Born and raised in Wayland, MA, Owen Gray moved to New York in 1975 to study with Nicholas Carone and Leland Bell at The Studio School. The New York Times critic Ken Johnson, The New York Observer critic Mario Naves and The New Republic critic Jed Perl have all reviewed his paintings. He currently splits his time between his home in Tribeca, New York City and his studio in Hoboken, New Jersey.
Floating parrots, flying mandolins and cactus-headed figures evolve into one another, twist and turn into moments of abstraction in Gray's fantastical scenes. Ranging from shellfish to hot air balloons, his subjects are inspired by his travels to the Southwest and Florida as well as his time drawing specimens from life in zoos, gardens and natural history museums. He directs these objects, animals and figures spiraling through sky and swimming through swamps, creating sensational compositions. The exaggerated lighting, compositional intricacies and baroque dynamism are influenced by old masters such as Giovanni Battista Tiepolo, Francisco Goya, Hieronymus Bosch and Pieter Bruegel.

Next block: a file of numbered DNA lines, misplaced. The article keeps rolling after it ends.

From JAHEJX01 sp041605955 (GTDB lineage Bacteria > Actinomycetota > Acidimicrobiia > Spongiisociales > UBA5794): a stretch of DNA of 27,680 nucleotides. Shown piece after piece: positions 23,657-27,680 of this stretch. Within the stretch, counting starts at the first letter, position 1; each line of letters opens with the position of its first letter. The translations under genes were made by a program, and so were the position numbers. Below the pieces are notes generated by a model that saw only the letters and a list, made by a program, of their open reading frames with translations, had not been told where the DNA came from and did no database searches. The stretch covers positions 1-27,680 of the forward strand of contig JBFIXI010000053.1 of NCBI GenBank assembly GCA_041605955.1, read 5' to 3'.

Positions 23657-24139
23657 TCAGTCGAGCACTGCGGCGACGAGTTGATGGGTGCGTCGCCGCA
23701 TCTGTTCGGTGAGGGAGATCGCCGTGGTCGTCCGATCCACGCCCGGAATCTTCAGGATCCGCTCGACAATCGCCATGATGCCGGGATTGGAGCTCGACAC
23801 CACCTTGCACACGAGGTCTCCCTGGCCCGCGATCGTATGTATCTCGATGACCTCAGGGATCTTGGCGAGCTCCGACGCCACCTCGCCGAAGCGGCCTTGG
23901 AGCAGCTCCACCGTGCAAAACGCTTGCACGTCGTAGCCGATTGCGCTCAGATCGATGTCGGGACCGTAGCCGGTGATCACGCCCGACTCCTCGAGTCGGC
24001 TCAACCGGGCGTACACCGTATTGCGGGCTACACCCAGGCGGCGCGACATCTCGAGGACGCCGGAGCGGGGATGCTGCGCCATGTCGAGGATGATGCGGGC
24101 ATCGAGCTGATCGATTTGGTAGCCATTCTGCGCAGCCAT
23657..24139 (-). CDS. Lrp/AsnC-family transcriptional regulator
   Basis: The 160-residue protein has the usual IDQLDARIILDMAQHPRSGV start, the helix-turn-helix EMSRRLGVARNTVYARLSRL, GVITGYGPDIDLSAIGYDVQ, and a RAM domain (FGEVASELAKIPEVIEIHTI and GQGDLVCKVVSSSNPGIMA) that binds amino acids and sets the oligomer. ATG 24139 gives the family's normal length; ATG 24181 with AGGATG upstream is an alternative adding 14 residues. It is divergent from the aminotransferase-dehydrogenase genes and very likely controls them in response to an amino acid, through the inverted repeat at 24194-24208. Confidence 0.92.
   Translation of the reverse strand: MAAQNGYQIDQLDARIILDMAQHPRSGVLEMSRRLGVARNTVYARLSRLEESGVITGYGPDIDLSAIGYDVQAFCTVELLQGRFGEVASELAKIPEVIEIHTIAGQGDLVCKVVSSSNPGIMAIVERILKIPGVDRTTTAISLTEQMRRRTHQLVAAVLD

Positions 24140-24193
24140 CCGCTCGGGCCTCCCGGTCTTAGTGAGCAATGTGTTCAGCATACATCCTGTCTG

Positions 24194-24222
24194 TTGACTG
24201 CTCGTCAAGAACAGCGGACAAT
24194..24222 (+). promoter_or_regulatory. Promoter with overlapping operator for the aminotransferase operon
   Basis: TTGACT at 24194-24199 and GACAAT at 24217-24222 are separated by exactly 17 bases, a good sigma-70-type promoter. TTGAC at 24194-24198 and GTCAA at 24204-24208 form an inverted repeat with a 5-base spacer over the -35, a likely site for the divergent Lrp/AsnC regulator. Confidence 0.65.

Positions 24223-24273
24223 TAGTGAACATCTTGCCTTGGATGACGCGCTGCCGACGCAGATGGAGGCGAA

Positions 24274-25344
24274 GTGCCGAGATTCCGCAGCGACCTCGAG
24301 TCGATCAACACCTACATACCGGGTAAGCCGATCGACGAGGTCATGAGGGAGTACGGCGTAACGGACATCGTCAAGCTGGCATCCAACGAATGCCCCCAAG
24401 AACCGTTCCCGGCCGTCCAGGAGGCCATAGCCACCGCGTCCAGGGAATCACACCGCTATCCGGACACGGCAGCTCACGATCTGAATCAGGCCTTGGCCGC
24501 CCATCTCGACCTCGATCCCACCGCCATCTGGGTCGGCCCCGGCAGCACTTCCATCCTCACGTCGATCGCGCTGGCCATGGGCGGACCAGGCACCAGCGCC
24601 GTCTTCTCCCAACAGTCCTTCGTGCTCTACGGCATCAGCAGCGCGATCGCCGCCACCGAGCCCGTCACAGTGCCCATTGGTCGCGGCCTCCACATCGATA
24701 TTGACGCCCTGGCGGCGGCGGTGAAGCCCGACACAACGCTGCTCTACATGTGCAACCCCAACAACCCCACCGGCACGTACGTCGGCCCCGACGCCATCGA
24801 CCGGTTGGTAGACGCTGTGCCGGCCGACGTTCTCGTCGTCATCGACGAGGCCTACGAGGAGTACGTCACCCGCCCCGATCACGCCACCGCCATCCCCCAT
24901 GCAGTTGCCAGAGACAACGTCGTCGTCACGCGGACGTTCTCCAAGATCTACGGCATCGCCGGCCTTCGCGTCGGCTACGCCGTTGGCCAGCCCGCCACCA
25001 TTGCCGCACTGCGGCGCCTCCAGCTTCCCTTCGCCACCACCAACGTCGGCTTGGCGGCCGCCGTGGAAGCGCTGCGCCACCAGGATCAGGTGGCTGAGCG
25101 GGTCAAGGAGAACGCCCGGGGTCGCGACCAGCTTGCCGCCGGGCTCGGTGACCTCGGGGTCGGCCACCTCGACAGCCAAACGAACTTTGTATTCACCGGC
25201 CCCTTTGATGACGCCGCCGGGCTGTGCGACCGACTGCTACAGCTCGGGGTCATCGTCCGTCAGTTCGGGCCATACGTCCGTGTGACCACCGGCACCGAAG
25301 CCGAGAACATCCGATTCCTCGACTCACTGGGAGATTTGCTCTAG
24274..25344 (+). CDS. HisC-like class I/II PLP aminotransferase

In 1996 I took a trip to Florida, which inspired a series of paintings of the Everglades, including the tropical foliage and swampy terrain inhabited by reptiles such as snakes, alligators, and turtles. This trip commenced an ongoing thematic interest in animals, wildlife and the environment.
Over the years, I have continued this visual research of creatures and animals with regular visits to the Bronx Zoo and the American Museum of Natural History, here in New York. I look around and find visual inspiration from what I see, transforming the elements into a fantasy world where floating parrots, flying mandolins, and cactus-headed figures evolve into one another. I am attracted to the dramatic light of open skies, which my imagination inhabits with spiraling falling objects, animals, and creatures. I am fascinated by aquatic swampy realms teeming with life, which offer the possibility of sensational compositions. The exaggerated lighting, compositional intricacies and Baroque dynamism of the old masters such as Giovanni Batista Tiepolo, Francisco Goya, Hieronymus Bosch, and Pieter Bruegel have influenced me.